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Hi guys so I'm using a custom membership provider and custom role provider. And it is logging in using these correctly. I also implemented my own Membership user object so that I can gain access to other user information, and I don't need to load all the data everytime I change page, but I currently cannot get this to work properly. Below is my user object:

public class User : MembershipUser
{
    [Required(ErrorMessage = "Username cannot be blank")]
    [Display(Name = "User name")]
    public string UserName { get; set; }

    [Required(ErrorMessage = "Password cannot be blank")]
    [DataType(DataType.Password)]
    [Display(Name = "Password")]
    public string Password { get; set; }

    [Display(Name = "User ID")]
    public long UserID { get; set; }

    [Display(Name = "Family Name")]
    [StringLength(50, ErrorMessage = "Family name cannot be longer than 50 characters")]
    public string FamilyName { get; set; }

    [Display(Name = "Given Name")]
    [StringLength(50, ErrorMessage = "Given name cannot be longer than 50 characters")]
    public string GivenName { get; set; }

    public Company Company { get; set; }

    public virtual IIdentity Identity { get; set; }
}

And when the user logs in I call the following login method:

    [AllowAnonymous]
    [HttpPost]
    public ActionResult Login(User model, string returnUrl)
    {
        FormsAuthentication.SignOut();
        if(Membership.ValidateUser(model.UserName, model.Password))
        {
            FormsAuthentication.SetAuthCookie(model.UserName, true);
            return RedirectToAction("Index", "");
        }
        ViewBag.Message = "Failed to login";
        return View();
    }

But when I call HttpContext.User in index it just contains name/ID, not the rest of my user object. Do I need to create a custom FormAuthentication object? Or is it standard process to store all this user information inside the HttpContext.Session object? Or get my user to extend the System.Security.Principle.IPrinciple? Or even in the Controller.TempData? Or somewhere else I'm not familiar with. I dont want to have to hit the database everytime to load the user data.

Sorry if these are obvious questions I'm fairly new to web development and not sure what the generic way of doing these things are. Trying to use the in build Authorize attributes.

share|improve this question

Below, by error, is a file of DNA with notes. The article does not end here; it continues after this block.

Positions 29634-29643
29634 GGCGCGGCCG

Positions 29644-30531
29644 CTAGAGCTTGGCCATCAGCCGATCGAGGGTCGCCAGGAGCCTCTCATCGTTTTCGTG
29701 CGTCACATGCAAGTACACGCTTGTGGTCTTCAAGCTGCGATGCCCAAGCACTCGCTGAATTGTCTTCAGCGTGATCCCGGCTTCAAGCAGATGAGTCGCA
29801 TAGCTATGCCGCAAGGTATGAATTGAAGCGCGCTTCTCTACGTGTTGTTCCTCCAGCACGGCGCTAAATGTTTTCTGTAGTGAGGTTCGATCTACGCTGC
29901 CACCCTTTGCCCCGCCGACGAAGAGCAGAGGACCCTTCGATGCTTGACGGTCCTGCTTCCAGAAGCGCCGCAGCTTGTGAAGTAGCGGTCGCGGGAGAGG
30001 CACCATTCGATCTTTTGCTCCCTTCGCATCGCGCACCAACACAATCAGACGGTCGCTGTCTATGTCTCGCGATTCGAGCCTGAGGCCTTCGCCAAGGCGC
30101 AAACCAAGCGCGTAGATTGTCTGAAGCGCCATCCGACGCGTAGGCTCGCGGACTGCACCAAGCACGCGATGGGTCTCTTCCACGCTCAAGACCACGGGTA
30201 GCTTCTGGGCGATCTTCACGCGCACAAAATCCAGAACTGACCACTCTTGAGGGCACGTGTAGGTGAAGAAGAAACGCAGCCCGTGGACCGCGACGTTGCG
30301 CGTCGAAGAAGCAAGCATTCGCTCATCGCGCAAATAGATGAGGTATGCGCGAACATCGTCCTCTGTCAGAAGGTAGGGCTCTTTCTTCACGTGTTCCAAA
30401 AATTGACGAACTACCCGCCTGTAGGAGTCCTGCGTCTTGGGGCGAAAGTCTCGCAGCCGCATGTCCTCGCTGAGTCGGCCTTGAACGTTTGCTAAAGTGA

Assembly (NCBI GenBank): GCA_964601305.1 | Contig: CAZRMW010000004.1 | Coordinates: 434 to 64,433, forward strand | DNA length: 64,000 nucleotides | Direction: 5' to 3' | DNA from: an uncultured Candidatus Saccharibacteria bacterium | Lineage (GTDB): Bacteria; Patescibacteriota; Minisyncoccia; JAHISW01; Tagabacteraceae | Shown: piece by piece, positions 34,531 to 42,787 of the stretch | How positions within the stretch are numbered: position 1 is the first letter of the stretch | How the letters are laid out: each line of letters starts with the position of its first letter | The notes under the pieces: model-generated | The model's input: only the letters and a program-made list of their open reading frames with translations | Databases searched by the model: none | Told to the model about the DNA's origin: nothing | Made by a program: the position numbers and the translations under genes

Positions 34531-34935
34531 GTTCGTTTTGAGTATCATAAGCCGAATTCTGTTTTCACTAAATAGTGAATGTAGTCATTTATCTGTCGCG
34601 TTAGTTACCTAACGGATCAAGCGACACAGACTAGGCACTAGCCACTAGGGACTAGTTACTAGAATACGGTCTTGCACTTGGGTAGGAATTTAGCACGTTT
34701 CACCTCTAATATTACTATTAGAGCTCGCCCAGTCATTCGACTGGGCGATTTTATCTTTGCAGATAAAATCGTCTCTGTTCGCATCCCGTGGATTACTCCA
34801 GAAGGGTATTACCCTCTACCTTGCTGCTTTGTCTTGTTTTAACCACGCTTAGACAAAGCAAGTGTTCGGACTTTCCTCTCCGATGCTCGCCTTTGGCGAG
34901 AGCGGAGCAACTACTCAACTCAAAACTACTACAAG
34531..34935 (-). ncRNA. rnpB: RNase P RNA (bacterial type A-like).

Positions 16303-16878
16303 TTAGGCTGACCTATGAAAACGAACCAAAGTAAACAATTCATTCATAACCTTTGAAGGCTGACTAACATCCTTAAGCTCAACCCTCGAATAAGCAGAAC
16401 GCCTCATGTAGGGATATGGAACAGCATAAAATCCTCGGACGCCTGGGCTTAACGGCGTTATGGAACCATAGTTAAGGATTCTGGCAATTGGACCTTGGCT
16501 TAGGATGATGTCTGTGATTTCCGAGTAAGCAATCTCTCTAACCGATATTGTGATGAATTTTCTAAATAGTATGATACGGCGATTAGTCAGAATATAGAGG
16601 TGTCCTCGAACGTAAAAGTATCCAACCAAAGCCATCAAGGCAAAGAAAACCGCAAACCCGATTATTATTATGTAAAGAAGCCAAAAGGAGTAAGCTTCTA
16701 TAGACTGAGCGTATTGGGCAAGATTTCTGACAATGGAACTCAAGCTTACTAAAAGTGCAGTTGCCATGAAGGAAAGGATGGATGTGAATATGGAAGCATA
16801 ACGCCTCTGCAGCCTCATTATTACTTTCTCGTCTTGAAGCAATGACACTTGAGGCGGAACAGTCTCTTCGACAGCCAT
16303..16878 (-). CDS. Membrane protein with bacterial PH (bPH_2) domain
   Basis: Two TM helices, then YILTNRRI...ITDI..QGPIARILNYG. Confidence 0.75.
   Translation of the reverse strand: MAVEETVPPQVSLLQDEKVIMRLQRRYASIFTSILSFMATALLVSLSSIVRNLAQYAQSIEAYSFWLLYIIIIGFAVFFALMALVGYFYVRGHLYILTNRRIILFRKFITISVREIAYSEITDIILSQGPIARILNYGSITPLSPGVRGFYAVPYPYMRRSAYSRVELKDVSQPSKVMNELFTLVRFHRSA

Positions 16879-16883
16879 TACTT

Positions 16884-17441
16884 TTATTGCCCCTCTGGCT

1 Answer 1

up vote 3 down vote accepted

I did it by implementing my own identity. That way it's easy to add as many properties as I need. Below is a code example with custom property friendlyName

public class Identity : IIdentity
    {
        public Identity(int id, string name, string friendlyName, string roles)
        {
            this.ID = id;
            this.Name = name;
            this.FriendlyName = friendlyName;
            this.Roles = roles;
        }



  public Identity(string name, string data)
    {
        if (string.IsNullOrWhiteSpace(data))
            throw new ArgumentException();

        string[] values = data.Split('|');
        if (values.Length != 3)
            throw new ArgumentException();

        this.Name = name;
        this.ID = Convert.ToInt32(values[0]);
        this.FriendlyName = values[1];
        Roles = values[2];
    }

    public string AuthenticationType
    {
        get { return "Custom"; }
    }

    public bool IsAuthenticated
    {
        get { return true; }
    }

    public override string ToString()
    {
        return FriendlyName;
    }

    public string GetUserData()
    {
        return string.Format("{0}|{1}|{2}", ID, FriendlyName, Roles);
    }


    public int ID { get; private set; }
    public string Name { get; private set; }
    public string FriendlyName { get; private set; }
    public string Roles { get; private set; }
}

//in controller on login action:
        Identity id = new Identity(user.ID,  user.Username, "some friendly name", user.Roles);
        DateTime expire = DateTime.Now.AddMinutes(FormsAuthentication.Timeout.TotalMinutes);
        FormsAuthenticationTicket ticket = new FormsAuthenticationTicket(id.ID, user.Username, DateTime.Now, expire, false, id.GetUserData());
        string hashTicket = FormsAuthentication.Encrypt(ticket);
        HttpCookie cookie = new HttpCookie(FormsAuthentication.FormsCookieName, hashTicket);
        HttpContext.Response.Cookies.Add(cookie);

In global.asax you have:

public override void Init()
        {
            base.Init();
            PostAuthenticateRequest += new EventHandler(MvcApplication_PostAuthenticateRequest);
        }

    void MvcApplication_PostAuthenticateRequest(object sender, EventArgs e)
    {
        HttpCookie authCookie = Request.Cookies[FormsAuthentication.FormsCookieName];
        if (authCookie != null)
        {
            FormsAuthenticationTicket authTicket = FormsAuthentication.Decrypt(authCookie.Value);
            if (authTicket == null || authTicket.Expired)
                return;

            Identity id = new Identity(authTicket.Name, authTicket.UserData);
            Principal user = new Principal(id);
            Context.User = user;
            Thread.CurrentPrincipal = user;
        }
    }
share|improve this answer
    
I'm sure this could be done in different/better way, but this proved to be good enough for me. –  MiBu Sep 12 '12 at 7:37
    
Thanks I'll give this a try. I was doing something similar but I had problems because my user object was to large approx 1000 characters. So I decided to put the rest of the user information i needed into a session object. –  user1434177 Sep 13 '12 at 2:47
    
Why IsAuthenticated returns true ? –  Dementic Nov 18 '14 at 14:13
1  
@Dementic basically if you have valid cookie (and with it instance of Identity) it's safe to say that user is authanticated, hence returning true always. –  MiBu Nov 18 '14 at 23:41

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